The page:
Let’s get one thing out of the way: Integrating your ERP application (which allows you to manage finance, inventory and receivables, etc.) with your CRM application (which manages relationships, support, upsells, etc.) will provide dramatic ROI improvements on both investments.
At a high level, CRM and ERP integration will eliminate “swivel-chair” data entry, and as a result, will automate common business processes, increase data accuracy and provide greater insight into your customer base.
When you look to integrate ERP with CRM, there are four key areas to consider:
- Contact & Account Integration. Both CRM and ERP systems contain contact and account information, with ERP focused on billing and shipping addresses and CRM on prospects and sales/support. Your integration must address the differing business rules for each system, while also supporting ongoing changes, such as custom fields on these objects.
- Product Integration. The CRM application should provide access to the products that are contained in the ERP if true process integration is going to be achieved (for example, allowing sales reps to view, or even order from bills of materials.)
- Order and Quote Management. This is necessary if a company is going to turn proposal generation (created in the CRM) into actual orders (executed and tracked at the ERP level.)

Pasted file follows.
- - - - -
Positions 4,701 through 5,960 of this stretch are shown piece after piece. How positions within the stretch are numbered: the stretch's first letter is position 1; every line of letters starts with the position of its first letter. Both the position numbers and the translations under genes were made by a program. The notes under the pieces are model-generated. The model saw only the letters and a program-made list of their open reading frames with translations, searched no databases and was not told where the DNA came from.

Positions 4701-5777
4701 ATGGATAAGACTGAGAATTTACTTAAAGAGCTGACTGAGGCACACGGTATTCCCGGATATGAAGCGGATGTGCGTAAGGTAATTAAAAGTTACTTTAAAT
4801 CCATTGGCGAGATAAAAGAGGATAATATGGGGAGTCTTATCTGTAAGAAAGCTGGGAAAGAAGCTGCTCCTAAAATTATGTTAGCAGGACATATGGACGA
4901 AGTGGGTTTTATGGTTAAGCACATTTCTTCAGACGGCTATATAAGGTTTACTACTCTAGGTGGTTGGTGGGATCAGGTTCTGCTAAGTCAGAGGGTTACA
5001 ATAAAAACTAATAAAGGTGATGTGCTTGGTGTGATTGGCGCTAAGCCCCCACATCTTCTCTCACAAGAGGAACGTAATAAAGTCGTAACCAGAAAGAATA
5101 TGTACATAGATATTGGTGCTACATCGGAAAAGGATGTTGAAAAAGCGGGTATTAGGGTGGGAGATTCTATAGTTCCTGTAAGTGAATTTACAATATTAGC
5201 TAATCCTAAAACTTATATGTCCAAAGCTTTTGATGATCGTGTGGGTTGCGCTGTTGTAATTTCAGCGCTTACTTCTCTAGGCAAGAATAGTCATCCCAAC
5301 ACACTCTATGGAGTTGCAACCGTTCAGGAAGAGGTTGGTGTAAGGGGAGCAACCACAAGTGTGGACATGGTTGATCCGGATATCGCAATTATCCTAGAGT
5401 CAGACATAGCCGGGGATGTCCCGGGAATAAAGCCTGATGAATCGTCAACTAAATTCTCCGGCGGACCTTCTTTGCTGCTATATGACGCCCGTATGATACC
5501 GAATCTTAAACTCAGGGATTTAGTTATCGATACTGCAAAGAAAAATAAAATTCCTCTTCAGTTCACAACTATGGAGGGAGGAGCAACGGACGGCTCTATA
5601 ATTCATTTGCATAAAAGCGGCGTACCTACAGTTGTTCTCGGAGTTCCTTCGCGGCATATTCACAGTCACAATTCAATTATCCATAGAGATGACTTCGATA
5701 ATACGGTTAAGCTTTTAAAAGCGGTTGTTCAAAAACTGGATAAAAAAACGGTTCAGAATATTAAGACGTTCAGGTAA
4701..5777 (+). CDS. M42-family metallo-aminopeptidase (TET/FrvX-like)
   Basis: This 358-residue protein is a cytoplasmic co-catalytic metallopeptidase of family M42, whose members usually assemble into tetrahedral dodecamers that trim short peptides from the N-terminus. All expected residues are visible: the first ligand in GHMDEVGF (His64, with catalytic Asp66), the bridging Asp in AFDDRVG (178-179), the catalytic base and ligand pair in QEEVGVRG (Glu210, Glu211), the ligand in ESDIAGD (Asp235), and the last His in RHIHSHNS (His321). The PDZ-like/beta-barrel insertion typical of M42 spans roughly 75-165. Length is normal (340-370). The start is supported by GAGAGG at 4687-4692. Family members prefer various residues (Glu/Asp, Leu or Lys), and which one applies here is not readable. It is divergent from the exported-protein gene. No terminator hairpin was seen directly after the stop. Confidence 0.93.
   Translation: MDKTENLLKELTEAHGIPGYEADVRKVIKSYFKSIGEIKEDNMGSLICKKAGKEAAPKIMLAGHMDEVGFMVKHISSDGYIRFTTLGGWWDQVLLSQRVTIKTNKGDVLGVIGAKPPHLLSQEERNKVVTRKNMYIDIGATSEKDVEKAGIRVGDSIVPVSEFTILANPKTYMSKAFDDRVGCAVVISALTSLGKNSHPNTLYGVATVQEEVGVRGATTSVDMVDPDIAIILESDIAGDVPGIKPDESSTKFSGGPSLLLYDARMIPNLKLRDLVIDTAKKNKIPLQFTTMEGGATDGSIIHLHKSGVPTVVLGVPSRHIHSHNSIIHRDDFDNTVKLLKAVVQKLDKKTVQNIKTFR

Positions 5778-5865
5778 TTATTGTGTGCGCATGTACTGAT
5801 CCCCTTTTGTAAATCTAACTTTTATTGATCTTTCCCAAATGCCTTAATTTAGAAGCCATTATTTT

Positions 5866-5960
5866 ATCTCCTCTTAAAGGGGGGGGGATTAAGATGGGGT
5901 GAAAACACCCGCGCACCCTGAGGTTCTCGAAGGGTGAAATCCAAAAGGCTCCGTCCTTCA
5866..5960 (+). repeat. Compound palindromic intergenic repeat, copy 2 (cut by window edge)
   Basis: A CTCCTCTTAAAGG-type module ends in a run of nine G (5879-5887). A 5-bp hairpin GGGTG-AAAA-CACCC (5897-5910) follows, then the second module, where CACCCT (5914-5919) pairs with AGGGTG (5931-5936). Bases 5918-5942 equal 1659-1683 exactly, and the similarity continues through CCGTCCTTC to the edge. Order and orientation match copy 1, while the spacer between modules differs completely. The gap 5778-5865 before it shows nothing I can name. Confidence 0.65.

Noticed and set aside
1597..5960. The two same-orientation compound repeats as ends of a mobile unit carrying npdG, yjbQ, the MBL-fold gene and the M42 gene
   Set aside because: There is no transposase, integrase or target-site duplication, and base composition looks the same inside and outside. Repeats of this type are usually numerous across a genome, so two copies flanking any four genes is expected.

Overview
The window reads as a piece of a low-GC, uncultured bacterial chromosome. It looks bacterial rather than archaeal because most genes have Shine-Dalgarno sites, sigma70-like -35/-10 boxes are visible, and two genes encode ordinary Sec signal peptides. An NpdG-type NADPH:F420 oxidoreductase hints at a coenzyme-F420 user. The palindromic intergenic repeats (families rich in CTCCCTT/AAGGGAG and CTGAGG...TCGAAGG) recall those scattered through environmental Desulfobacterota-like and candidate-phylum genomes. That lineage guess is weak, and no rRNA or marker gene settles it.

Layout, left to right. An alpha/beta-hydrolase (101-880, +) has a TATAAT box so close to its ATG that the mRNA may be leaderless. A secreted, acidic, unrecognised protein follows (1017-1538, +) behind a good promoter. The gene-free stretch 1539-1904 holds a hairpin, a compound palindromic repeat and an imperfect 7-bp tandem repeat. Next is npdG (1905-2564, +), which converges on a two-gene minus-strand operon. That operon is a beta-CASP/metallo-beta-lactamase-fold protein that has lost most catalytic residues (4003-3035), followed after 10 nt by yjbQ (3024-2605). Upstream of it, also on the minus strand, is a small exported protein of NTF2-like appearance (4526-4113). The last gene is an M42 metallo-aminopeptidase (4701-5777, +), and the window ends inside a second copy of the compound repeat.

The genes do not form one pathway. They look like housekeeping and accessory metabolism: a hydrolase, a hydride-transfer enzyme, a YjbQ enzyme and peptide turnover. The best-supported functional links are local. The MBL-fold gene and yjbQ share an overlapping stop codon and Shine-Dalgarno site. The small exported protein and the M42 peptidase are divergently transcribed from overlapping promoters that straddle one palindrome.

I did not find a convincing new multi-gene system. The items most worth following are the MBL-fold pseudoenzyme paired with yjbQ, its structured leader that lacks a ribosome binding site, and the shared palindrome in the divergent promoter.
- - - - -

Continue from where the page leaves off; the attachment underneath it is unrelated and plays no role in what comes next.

- Product/Order/Invoice Repository. One of the functions of the CRM/ERP integration should be to provide your sales reps with visibility into the status of the order, as well as to make and track changes.
Consider what a lack of integration means to your every day business processes. For example, if you’re a manufacturer whose accounting functions are handled in your ERP application. Your sales team currently tracks their opportunities and wins in the CRM system. Without integration these orders are manually entered into the ERP financials module — errors abound.
Without integration your sales team won’t have access to the ERP application, meaning they are unable to track their sales from prospect to opportunity to close to invoiced to paid. Since their commissions may very well depend on revenues, not having visibility into the entire sales/payment cycle can be frustrating and costly for the sales rep (underpayment of commissions) and the company (overpayment of commissions.)
…and these examples only scratch the surface when it comes to process issues that your company is facing without integration!
When considering ERP/CRM integration, prioritize which objects are most critical to the success of your business, and what type of data each of your teams needs visibility and access to.
Contact a Jitterbit expert to learn more ways that CRM/ERP integration can transform your business.
Or download CRM & ERP customer success eBooks now.
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